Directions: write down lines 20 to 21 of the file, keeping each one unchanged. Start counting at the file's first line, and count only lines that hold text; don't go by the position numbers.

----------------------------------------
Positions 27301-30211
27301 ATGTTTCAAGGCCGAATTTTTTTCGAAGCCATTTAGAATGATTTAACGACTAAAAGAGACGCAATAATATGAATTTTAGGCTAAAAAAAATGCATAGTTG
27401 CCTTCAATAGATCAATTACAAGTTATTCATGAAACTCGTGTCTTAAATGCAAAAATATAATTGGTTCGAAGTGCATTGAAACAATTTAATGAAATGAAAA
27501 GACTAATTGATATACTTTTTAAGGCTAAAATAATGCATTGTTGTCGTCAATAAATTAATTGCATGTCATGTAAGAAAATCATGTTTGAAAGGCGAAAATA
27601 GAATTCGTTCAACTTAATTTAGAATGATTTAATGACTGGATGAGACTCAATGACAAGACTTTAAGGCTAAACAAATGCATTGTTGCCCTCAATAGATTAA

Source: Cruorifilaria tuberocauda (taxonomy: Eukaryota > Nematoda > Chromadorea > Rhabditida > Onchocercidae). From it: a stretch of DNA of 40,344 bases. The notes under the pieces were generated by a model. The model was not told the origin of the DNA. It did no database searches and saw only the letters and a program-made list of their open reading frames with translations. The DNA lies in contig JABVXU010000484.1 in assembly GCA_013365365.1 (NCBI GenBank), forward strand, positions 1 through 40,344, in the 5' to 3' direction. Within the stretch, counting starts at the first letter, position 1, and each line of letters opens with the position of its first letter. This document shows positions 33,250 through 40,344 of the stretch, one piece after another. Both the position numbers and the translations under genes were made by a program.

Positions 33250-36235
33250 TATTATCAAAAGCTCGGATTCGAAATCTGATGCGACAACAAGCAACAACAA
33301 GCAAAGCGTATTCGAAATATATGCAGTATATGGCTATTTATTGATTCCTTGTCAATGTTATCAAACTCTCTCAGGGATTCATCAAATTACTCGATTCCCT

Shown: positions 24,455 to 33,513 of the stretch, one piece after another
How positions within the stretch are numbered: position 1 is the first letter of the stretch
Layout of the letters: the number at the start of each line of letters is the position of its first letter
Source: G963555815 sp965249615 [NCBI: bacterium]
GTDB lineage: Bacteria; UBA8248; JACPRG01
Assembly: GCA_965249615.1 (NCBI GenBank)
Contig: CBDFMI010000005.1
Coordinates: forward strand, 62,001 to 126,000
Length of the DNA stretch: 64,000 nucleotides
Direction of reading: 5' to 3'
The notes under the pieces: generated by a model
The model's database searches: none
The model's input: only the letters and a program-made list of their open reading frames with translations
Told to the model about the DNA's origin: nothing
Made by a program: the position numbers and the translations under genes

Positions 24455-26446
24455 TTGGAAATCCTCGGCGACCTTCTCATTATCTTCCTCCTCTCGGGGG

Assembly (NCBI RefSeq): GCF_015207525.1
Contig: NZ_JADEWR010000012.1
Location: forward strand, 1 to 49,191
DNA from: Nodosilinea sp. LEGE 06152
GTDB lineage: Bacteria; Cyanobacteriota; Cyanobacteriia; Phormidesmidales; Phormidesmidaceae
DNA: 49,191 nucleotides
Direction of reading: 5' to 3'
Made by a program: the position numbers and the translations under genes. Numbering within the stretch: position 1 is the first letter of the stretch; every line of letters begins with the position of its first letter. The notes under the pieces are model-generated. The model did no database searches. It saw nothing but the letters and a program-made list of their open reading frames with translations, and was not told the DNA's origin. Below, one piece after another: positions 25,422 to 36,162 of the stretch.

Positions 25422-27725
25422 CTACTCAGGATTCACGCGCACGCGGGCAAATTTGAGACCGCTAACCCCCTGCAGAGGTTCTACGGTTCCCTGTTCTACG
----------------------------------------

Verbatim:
The notes under the pieces: generated by a model
The model's database searches: none